- Improving consumer financial data access: Project Catalyst has learned of innovative tools for personal financial management that can help families better manage their finances and weather financial shocks. The CFPB is interested in further exploring consumer and third-party account access, and supports the ability of consumers to access and share personal information about their own financial lives with others where they believe it is in their best interest to do so. However, the CFPB states that it is concerned by reports that some financial institutions are looking for ways to limit or even shut off access to financial records, rather than exploring ways to make sure that such access, once granted, is safe and secure.
- Increasing options for student loan refinancing: Project Catalyst is aware of FinTech companies that have entered the student loan refinancing market, offering borrowers with high-rate student loan debt an opportunity to refinance to take advantage of the current low interest rate lending environment. The CFPB understands that certain practices by incumbent student loan servicers can create obstacles that may increase costs for new entrants in the student loan refinancing market and may pose risks to consumers.
- Modernizing mortgage servicing platforms: Project Catalyst has learned of companies that are considering how to adopt or build more modern technology platforms to improve mortgage loan servicing and provide more flexibility, scalability, and systems integration capacity, as compared with legacy platforms. Some companies are building platforms that aim to reduce the need for workarounds and provide more user-friendly interfaces. Others are looking at machine learning to detect early on when borrowers are likely to suffer financial distress, in order to take steps to reduce defaults.
- Improving credit reporting accuracy and transparency: Project Catalyst has identified FinTech firms that are developing tools to improve consumer access and understanding of their credit score and history. For example, one company is streamlining the process for consumers to dispute errors on their credit reports. Increasingly, companies are also offering consumers more information about their credit scores and credit reports on a regular basis. Others model hypothetical scenarios and actions consumers might take to improve their credit standing.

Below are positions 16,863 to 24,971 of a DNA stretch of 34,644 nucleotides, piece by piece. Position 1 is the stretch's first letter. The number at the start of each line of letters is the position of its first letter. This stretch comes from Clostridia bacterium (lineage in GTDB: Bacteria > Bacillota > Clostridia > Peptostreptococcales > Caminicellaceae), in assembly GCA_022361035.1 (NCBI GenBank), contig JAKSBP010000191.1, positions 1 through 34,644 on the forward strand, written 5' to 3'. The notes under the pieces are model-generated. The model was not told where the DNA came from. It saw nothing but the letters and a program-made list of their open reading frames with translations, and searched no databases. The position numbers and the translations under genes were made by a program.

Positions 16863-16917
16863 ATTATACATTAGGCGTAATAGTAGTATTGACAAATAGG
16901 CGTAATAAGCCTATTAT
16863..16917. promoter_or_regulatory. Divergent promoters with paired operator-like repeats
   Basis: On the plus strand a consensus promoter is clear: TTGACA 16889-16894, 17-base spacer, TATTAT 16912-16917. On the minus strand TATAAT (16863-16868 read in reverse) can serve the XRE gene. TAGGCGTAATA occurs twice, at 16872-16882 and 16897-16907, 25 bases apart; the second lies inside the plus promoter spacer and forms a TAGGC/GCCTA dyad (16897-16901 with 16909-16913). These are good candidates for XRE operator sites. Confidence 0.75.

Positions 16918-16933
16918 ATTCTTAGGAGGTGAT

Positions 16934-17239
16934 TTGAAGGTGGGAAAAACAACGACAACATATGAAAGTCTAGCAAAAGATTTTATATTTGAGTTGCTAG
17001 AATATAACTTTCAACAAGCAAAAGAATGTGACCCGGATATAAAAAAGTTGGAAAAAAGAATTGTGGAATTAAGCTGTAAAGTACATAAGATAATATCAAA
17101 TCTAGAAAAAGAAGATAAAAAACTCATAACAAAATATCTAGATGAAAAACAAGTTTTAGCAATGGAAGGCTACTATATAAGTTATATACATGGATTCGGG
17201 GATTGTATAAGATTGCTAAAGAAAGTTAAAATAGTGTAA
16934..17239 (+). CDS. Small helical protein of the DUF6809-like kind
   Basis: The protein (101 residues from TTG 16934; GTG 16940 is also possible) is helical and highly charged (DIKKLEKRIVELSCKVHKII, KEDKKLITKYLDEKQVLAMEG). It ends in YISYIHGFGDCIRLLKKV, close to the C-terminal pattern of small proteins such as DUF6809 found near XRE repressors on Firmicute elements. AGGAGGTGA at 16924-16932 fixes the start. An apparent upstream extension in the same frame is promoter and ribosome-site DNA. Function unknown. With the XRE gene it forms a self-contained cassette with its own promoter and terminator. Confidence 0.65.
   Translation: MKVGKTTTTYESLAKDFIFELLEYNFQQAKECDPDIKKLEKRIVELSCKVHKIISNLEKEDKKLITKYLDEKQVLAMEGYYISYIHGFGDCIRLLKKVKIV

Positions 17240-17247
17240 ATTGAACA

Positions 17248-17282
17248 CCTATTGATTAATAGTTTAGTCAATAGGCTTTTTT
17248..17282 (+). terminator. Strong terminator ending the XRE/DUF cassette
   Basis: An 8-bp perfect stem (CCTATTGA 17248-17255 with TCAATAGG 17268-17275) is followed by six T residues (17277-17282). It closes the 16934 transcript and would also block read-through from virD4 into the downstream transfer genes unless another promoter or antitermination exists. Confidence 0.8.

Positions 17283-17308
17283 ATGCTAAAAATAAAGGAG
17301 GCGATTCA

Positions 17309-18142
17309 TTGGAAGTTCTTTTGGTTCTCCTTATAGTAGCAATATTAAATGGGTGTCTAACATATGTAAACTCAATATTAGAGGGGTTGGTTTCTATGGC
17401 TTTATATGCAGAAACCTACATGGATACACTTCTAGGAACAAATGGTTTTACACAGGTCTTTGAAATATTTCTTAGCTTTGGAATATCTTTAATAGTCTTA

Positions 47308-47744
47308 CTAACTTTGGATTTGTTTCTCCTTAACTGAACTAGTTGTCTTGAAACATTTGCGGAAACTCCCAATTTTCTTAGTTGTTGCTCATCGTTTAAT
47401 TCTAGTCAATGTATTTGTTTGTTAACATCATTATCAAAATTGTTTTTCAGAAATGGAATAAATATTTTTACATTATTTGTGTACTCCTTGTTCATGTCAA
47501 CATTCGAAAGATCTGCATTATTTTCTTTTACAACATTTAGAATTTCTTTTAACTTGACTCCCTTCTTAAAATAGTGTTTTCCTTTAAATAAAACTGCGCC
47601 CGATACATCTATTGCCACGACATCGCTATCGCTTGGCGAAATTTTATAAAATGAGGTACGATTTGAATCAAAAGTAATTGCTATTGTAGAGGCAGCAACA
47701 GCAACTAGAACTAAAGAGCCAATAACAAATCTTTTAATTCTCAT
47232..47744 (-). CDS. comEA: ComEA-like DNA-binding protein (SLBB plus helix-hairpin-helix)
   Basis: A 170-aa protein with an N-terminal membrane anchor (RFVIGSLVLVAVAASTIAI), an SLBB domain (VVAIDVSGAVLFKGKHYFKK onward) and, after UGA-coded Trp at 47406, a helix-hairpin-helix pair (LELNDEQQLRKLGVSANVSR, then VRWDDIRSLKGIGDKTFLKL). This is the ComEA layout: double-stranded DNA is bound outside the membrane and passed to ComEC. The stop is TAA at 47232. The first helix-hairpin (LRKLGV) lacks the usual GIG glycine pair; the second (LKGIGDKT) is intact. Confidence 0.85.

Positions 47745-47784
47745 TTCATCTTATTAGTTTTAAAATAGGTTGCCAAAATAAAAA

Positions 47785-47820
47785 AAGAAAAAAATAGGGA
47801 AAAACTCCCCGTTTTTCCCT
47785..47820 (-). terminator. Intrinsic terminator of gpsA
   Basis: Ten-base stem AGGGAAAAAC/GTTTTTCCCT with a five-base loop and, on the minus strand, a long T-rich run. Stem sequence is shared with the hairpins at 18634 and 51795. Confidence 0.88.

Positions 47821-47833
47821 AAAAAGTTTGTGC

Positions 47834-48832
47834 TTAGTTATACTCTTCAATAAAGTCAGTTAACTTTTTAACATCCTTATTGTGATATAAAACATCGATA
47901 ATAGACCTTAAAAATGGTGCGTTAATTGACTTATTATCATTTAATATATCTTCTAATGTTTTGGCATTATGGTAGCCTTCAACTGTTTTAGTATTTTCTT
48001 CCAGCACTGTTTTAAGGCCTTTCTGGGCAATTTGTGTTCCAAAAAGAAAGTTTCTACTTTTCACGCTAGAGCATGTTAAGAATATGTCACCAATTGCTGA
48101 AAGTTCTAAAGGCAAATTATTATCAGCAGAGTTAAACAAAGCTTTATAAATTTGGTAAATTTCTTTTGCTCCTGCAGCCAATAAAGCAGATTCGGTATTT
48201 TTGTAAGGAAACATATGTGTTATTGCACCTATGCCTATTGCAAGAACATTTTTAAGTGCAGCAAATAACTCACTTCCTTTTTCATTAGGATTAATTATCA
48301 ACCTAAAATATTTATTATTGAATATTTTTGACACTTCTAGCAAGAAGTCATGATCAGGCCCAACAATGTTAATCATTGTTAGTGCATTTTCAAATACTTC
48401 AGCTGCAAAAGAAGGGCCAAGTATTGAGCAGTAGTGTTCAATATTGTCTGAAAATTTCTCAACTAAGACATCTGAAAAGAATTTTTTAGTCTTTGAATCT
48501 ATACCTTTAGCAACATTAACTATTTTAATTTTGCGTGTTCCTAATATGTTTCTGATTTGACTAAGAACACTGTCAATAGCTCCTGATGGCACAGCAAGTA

- Improving peer-to-peer money transfers: Project Catalyst has learned of a number of companies that are working to make money transfers more consumer-friendly. For example, some companies are developing peer-to-peer services for consumers to quickly and inexpensively transfer funds over digital channels (which allow money to be sent and received by consumers who do not have bank accounts and without having to rely on cash). Others are working on ways to make it easier for consumers to use the digital funds they receive in their home countries. Some companies are working to provide real-time price comparison services, so that people sending money overseas can easily find the cheapest and most convenient ways to do so.
- Supporting consumer savings: Project Catalyst has heard from companies that are offering services designed to help consumers build emergency savings. These services can help consumers determine how much they can afford to save based on their income and expenses and automate savings. Other companies have developed applications with features that allow consumers to transfer money automatically to savings accounts.
- Additional outreach, discussions, and evaluations going forward. The CFPB states that it is “committed to learning more about these areas and leveraging its policies and programs as appropriate to help facilitate innovation.” The CFPB will continue to build Project Catalyst’s stakeholder outreach and explore the launch of more pilot projects in the coming year. We expect this process will create additional opportunities for the CFPB to explore other emerging business models and recent marketplace developments.